The 'Promotora Effect': Getting Latinas To Mammograms
We all know that cancer screenings are important, but it doesn’t mean they always get done. For some Latina women, a conversation with a peer can nudge them to action.
Breast cancer is the leading cause of cancer death among Latina women. Dr. Gloria Coronado, epidemiologist at Kaiser Permanente Center for Health Research in Oregon, said that’s because Latinas are likely to be diagnosed when the disease is already advanced.
“Women who are with advanced stage breast cancer have a much lower rate of survival,” Coronado said.
Coronado had an idea. What if women got a visit from someone like them? A "promotora"?
Promotoras are lay people trained as community health workers. Their role isn’t to tell patients what to do, but to provide information about breast cancer.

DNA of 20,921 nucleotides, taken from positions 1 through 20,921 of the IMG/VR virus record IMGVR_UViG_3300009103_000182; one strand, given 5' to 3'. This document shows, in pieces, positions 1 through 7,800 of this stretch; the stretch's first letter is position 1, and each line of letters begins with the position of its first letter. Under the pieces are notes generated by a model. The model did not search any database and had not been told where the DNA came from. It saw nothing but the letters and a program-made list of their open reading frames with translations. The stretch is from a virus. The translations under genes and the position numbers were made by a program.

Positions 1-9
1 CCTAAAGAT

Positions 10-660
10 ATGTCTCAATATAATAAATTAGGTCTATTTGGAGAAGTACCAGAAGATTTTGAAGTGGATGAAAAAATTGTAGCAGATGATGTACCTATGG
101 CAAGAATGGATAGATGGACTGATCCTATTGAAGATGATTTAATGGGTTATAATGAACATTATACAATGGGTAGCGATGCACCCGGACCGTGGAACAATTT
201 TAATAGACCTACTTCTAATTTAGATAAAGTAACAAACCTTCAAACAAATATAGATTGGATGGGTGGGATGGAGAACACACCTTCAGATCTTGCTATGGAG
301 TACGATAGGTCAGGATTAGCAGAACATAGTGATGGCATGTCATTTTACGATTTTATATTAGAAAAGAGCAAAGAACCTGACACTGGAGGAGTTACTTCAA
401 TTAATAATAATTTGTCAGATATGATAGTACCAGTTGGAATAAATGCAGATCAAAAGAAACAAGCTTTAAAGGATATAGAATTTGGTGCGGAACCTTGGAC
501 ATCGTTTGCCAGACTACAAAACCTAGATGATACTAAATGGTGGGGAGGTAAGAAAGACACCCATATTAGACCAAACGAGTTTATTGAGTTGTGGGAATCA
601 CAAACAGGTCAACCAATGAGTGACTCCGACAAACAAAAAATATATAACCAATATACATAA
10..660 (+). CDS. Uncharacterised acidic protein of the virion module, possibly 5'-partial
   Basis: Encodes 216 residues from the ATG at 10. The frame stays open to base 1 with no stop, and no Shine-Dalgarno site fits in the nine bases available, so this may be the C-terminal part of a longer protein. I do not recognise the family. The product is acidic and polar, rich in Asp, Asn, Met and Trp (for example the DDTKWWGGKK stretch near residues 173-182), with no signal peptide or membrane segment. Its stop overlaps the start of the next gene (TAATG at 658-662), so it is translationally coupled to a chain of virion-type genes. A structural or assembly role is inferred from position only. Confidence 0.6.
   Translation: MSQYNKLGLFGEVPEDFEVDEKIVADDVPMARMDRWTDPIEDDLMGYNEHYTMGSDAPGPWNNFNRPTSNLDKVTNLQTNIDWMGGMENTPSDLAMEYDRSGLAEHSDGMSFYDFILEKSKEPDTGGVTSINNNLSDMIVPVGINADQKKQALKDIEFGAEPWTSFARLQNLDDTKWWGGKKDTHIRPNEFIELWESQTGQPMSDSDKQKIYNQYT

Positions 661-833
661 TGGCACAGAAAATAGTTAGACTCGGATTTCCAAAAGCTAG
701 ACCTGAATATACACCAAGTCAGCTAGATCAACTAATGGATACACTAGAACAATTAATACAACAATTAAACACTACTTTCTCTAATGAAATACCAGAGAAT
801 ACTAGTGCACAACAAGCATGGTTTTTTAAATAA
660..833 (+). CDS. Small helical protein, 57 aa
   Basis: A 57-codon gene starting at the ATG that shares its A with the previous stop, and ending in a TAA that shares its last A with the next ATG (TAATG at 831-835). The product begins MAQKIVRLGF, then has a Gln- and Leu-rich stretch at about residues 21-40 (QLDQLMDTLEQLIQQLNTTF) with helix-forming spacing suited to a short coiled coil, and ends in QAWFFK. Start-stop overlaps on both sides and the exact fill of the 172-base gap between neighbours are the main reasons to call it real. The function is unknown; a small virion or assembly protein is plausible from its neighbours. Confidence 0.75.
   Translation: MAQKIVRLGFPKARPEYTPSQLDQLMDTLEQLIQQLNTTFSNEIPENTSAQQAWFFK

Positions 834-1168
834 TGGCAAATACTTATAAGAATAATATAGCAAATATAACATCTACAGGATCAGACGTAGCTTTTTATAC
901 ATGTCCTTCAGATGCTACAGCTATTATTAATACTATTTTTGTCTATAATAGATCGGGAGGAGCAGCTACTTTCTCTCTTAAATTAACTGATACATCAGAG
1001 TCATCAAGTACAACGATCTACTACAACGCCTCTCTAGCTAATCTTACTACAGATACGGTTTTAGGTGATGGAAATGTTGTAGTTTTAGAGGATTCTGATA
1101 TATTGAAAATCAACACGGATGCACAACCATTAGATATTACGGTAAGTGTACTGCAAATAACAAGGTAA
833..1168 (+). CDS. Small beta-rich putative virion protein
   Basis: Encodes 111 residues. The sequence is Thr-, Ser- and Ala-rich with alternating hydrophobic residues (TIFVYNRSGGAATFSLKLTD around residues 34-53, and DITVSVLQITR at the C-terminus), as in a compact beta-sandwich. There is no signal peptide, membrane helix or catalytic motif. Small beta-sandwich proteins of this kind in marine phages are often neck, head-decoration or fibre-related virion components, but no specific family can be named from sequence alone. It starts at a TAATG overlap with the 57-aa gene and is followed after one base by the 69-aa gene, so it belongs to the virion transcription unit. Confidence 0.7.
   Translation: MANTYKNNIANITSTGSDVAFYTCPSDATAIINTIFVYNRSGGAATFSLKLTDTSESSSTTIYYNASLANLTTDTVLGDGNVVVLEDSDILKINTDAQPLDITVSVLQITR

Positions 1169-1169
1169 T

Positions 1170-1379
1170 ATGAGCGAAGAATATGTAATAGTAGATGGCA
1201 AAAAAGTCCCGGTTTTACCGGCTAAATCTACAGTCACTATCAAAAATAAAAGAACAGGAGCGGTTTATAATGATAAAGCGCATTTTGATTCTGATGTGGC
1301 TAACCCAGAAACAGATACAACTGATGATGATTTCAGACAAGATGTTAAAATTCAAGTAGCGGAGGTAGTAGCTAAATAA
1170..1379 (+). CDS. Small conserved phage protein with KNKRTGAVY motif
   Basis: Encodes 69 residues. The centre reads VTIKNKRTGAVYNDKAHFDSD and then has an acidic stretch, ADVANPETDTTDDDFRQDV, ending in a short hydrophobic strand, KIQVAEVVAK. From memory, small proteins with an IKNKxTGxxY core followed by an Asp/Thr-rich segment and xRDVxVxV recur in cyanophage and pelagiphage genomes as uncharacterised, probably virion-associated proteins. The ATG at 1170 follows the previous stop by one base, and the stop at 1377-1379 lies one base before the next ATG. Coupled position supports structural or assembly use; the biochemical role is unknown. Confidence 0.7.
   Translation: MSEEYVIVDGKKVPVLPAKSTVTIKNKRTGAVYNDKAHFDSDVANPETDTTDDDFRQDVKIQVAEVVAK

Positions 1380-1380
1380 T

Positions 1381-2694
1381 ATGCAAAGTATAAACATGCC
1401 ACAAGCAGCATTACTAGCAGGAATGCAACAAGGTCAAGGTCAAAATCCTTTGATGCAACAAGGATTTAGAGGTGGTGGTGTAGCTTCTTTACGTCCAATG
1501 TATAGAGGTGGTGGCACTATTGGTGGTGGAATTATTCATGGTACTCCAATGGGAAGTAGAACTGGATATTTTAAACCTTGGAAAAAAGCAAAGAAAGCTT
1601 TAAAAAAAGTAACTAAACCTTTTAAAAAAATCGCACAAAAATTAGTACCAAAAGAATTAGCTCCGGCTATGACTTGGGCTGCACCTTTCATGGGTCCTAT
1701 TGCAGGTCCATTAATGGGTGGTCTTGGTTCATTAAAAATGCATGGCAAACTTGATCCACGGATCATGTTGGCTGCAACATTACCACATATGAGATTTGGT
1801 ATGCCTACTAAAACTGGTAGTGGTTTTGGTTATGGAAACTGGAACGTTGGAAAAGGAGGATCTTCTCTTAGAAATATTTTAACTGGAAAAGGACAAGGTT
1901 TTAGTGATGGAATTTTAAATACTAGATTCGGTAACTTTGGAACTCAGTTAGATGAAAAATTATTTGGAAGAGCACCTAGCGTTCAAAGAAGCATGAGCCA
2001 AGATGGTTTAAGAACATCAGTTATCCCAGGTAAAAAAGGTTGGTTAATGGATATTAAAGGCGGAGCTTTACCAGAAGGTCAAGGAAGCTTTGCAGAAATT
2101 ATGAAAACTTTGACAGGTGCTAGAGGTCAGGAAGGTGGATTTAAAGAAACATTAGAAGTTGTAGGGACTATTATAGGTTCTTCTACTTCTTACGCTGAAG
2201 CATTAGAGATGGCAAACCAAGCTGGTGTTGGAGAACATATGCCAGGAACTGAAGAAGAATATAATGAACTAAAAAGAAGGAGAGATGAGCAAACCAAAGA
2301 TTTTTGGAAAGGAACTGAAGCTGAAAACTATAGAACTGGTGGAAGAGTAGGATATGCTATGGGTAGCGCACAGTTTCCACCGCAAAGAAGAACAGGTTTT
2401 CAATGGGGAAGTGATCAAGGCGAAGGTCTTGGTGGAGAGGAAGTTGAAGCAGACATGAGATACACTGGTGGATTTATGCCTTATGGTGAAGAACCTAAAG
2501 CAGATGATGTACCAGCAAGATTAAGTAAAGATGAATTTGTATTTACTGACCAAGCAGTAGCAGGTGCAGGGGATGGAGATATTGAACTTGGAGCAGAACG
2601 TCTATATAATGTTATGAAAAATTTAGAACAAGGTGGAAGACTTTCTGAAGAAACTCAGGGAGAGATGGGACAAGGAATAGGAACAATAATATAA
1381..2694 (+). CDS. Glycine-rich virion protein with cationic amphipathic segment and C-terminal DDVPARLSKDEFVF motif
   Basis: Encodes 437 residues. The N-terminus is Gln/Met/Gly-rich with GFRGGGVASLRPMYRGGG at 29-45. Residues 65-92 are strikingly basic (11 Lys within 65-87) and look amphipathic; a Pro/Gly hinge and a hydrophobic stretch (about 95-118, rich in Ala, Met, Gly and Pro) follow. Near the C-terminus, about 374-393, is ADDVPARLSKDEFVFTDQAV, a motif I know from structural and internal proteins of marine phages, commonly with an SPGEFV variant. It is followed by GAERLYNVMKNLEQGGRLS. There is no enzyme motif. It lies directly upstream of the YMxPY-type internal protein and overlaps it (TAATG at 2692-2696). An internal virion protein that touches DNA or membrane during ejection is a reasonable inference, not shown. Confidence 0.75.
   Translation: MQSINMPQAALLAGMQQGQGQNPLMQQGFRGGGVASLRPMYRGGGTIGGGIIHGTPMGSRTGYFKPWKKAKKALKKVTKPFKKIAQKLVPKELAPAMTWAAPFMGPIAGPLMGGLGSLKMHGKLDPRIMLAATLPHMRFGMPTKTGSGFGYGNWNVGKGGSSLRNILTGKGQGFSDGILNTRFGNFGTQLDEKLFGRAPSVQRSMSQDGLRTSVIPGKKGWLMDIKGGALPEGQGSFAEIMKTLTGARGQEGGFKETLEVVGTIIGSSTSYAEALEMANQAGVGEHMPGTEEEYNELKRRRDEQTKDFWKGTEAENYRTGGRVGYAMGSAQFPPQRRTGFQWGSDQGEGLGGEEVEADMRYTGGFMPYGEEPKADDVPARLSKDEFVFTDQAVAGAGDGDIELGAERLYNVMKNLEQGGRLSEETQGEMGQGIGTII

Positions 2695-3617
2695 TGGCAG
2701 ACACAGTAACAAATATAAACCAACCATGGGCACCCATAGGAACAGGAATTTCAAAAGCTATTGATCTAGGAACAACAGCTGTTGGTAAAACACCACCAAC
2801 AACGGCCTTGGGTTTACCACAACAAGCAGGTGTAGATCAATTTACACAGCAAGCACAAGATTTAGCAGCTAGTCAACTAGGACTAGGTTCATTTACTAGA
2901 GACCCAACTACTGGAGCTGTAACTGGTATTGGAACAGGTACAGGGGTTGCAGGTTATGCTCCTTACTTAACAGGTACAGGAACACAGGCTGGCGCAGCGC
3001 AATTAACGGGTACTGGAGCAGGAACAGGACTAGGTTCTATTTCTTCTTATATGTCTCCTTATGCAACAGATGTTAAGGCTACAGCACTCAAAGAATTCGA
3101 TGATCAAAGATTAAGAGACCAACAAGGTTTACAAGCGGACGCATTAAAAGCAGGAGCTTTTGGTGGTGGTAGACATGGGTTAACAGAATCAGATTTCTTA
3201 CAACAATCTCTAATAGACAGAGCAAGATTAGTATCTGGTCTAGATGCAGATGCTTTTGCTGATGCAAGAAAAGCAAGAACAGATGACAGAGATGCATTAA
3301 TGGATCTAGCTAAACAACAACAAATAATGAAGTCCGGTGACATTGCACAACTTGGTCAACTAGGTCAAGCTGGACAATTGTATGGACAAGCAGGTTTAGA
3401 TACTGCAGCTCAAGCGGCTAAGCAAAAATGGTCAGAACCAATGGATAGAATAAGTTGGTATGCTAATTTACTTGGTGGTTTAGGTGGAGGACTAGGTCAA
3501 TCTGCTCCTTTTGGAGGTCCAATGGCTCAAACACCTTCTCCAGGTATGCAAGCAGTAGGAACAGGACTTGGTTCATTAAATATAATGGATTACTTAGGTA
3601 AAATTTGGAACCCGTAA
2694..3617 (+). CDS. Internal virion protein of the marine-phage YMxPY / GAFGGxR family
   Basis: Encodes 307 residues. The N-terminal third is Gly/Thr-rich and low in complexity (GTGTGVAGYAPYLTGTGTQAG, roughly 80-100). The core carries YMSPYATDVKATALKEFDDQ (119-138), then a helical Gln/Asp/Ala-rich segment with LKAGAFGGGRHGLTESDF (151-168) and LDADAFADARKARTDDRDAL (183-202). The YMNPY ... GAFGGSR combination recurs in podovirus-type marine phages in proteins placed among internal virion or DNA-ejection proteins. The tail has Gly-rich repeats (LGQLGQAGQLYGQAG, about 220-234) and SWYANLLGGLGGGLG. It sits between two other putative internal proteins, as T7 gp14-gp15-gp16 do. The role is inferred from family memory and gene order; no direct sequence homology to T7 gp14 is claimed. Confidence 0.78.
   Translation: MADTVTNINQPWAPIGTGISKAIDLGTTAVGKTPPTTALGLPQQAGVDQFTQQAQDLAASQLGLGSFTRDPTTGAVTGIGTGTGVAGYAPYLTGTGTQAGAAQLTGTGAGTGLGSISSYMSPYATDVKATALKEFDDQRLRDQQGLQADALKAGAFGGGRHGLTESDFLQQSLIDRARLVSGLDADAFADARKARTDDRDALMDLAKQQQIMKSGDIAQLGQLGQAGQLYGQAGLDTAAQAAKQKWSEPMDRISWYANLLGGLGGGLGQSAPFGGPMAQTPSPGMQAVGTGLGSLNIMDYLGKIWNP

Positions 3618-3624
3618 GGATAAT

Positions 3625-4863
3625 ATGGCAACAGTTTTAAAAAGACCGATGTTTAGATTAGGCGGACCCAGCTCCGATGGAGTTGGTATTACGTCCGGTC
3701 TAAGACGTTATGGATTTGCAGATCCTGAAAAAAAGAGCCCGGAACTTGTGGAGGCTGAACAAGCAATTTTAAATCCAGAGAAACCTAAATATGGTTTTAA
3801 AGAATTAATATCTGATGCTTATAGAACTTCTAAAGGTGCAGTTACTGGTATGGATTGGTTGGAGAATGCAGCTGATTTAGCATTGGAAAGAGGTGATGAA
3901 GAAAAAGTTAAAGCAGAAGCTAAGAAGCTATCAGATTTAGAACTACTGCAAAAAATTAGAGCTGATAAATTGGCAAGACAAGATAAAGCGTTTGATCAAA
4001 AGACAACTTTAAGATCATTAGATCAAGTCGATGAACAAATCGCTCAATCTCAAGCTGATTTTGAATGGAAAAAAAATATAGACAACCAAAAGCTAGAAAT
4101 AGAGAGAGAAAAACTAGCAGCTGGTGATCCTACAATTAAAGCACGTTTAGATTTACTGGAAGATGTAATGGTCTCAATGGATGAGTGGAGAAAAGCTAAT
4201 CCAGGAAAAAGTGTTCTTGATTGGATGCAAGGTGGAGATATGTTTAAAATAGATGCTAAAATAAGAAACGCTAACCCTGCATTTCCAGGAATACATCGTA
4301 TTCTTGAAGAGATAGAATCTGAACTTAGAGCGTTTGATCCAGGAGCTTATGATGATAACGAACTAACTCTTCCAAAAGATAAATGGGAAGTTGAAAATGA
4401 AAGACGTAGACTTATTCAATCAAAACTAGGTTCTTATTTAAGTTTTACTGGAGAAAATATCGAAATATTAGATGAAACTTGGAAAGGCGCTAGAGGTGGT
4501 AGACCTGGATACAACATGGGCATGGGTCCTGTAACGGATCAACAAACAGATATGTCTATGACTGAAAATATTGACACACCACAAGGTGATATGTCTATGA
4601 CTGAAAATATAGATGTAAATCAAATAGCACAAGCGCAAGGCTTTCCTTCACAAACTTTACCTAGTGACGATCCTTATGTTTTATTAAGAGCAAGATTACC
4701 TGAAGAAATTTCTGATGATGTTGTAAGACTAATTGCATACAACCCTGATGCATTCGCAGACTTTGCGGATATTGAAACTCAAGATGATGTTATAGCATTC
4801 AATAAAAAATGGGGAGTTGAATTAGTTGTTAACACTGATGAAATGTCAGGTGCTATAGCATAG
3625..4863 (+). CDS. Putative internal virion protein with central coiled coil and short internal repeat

Would that improve the rate of breast cancer screenings? “It’s known to be effective in Latin American countries and in Mexico,” Coronado said.
Dr. Ricardo Jimenez, medical director of Sea Mar Community Health Centers, co-authored a study focused on women who were overdue for a mammogram. Those who got visits from a promotora were nearly twice as likely to get follow up screening.
“In that conversation, the role is to identify potential barriers,” he said.
Jimenez is encouraged by the results of the study, so much so that he’s trying to find a way to incorporate promotoras as part of the clinic’s program.
The findings are published in Cancer Epidemiology, Biomarkers and Prevention.